Evaluation of safety and security programs to reduce violence in health care settings.
Peek-Asa C; Allareddy V; Casteel C; Nociera M; Harrison R; Goldmacher S; Curry J; Valiante D; Blando J; O'Hagan E
Richmond, CA: California Department of Public Health, Occupational Health Surveillance and Evaluation Program, 2007 Jan; :1-77
Scope of the problem. Health care workers, especially those providing emergency and psychiatric care, have long been recognized as having a high risk of work-related assault. The National Crime Victimization Survey reports that between 1992 and 1996 more than 600,000 violent victimizations occurred to workers in the healthcare industry (Warchol, 1997). Nurses are at particularly high risk, with an annual average of 69,500 reported violent victimizations. This corresponds to an annual rate of 24.8 victimizations per 1,000 nurses, which is the highest rate among occupations in the healthcare industry. The rate of assault injuries to psychiatric nurses has been estimated at 16 per 100 employees per year, which exceeds the annual rate of all injuries found in many high risk occupations (Carmel and Hunter, 1989). Risk Factors for violence to health care workers. Violence at work can be categorized into four types based on the relationship of the perpetrator to the business (Peek-Asa et al., 1998; Howard, 1996). Health care workers are at risk primarily from assaults committed by patients, although criminal intent assaults, such as rapes, also occur all too frequently. Prevention. A thorough review of administrative approaches to reducing violence at work was conducted by Runyan et al. (2000). Nine evaluations were identified, all of which occurred in health care settings and addressed violence against workers by patients. Five of the evaluations found that employee training programs to manage assaultive behavior led to decreases in the frequency of assaults. Decreases were also found in programs that took administrative approaches such as flagging charts and introducing a management program. Although each study reviewed had methodologic flaws, the evidence supports the ability to reduce assaults through organized approaches.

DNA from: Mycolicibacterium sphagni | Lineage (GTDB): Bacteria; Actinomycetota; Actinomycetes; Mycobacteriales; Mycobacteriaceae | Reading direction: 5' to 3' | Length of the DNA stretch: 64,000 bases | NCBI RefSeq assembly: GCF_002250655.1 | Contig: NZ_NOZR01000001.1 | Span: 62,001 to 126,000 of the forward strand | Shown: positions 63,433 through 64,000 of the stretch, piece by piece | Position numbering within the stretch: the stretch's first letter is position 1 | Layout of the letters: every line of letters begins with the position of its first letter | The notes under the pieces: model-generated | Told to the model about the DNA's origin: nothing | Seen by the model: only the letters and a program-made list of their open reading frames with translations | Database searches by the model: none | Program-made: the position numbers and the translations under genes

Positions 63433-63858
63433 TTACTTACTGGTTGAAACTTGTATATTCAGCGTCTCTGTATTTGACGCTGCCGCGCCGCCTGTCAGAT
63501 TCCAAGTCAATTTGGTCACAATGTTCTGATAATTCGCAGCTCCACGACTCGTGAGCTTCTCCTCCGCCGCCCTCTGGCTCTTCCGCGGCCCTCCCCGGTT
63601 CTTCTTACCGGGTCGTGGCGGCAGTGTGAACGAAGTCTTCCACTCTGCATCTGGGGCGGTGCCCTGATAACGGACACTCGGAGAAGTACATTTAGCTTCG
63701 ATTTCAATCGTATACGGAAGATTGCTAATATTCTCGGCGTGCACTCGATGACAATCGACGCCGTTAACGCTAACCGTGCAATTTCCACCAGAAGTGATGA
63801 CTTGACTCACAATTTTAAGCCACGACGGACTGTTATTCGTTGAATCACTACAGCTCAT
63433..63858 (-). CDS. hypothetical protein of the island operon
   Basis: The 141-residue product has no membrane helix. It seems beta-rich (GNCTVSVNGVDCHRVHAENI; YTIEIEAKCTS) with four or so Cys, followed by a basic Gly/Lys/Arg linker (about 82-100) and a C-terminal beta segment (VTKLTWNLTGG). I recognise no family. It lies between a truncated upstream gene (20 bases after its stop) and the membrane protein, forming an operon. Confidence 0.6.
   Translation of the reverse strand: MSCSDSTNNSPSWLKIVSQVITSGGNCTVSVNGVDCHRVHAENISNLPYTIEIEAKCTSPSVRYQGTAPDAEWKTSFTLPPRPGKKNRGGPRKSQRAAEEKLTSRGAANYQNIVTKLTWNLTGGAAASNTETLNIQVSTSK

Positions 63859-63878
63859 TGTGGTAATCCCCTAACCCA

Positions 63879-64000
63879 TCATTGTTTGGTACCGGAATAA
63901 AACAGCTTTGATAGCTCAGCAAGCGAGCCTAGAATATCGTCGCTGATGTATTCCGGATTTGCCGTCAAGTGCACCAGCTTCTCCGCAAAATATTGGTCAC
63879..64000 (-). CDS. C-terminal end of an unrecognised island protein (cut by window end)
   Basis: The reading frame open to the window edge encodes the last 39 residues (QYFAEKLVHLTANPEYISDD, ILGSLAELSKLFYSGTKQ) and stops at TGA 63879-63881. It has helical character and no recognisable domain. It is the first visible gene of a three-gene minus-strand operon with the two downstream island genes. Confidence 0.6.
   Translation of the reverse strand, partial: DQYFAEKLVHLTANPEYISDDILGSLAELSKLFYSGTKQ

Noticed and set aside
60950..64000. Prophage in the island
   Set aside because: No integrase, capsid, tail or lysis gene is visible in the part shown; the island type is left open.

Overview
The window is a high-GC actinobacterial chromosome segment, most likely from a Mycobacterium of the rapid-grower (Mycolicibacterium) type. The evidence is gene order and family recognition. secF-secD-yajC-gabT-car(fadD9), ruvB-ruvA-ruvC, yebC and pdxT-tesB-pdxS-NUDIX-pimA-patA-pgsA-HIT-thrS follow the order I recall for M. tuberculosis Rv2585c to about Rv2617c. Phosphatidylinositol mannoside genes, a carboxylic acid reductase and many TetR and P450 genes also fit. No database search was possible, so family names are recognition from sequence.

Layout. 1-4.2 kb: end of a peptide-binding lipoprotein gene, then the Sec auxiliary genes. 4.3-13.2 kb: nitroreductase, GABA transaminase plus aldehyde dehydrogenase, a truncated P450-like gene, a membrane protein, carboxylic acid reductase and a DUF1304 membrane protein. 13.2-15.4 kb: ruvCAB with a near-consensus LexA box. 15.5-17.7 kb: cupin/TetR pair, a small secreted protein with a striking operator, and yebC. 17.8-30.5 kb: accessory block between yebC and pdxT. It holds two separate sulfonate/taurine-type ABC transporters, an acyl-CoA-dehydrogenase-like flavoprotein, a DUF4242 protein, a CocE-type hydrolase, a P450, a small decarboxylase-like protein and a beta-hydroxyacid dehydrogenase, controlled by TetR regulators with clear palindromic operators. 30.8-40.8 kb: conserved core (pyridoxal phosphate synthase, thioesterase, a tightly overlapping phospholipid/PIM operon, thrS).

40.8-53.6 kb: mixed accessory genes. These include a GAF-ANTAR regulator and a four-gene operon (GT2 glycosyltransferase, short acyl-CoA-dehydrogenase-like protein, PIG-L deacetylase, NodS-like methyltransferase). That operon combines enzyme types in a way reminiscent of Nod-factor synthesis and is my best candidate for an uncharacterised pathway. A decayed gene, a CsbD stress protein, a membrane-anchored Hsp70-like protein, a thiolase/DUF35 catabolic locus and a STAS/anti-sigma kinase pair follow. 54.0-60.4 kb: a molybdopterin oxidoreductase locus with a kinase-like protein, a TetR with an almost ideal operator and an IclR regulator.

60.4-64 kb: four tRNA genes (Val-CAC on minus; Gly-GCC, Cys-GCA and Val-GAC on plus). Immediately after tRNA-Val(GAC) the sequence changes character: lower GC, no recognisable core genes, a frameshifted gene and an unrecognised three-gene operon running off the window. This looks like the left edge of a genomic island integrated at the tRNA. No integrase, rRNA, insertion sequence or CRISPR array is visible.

Demographic-characteristics; Emotional-stress; Health-care-facilities; Health-care-personnel; Health-protection; Injuries; Injury-prevention; Medical-personnel; Medical-services; Occupational-psychology; Occupational-safety-programs; Psychological-factors; Psychological-responses; Quantitative-analysis; Risk-analysis; Risk-factors; Safety-education; Safety-measures; Safety-practices; Safety-programs; Safety-research; Statistical-analysis; Training; Traumatic-injuries; Treatment; Work-areas; Work-environment; Worker-health; Worker-motivation; Work-organization; Work-performance; Workplace-monitoring; Workplace-studies; Work-practices
Corinne Peek-Asa, MPH, PhD, University of Iowa, Department of Occupational and Environmental Health, 100 Oakdale Blvd. #114 IREH, Iowa City, IA 52242
Evaluation of Safety and Security Programs to Reduce Violence in Health Care Settings
University of Iowa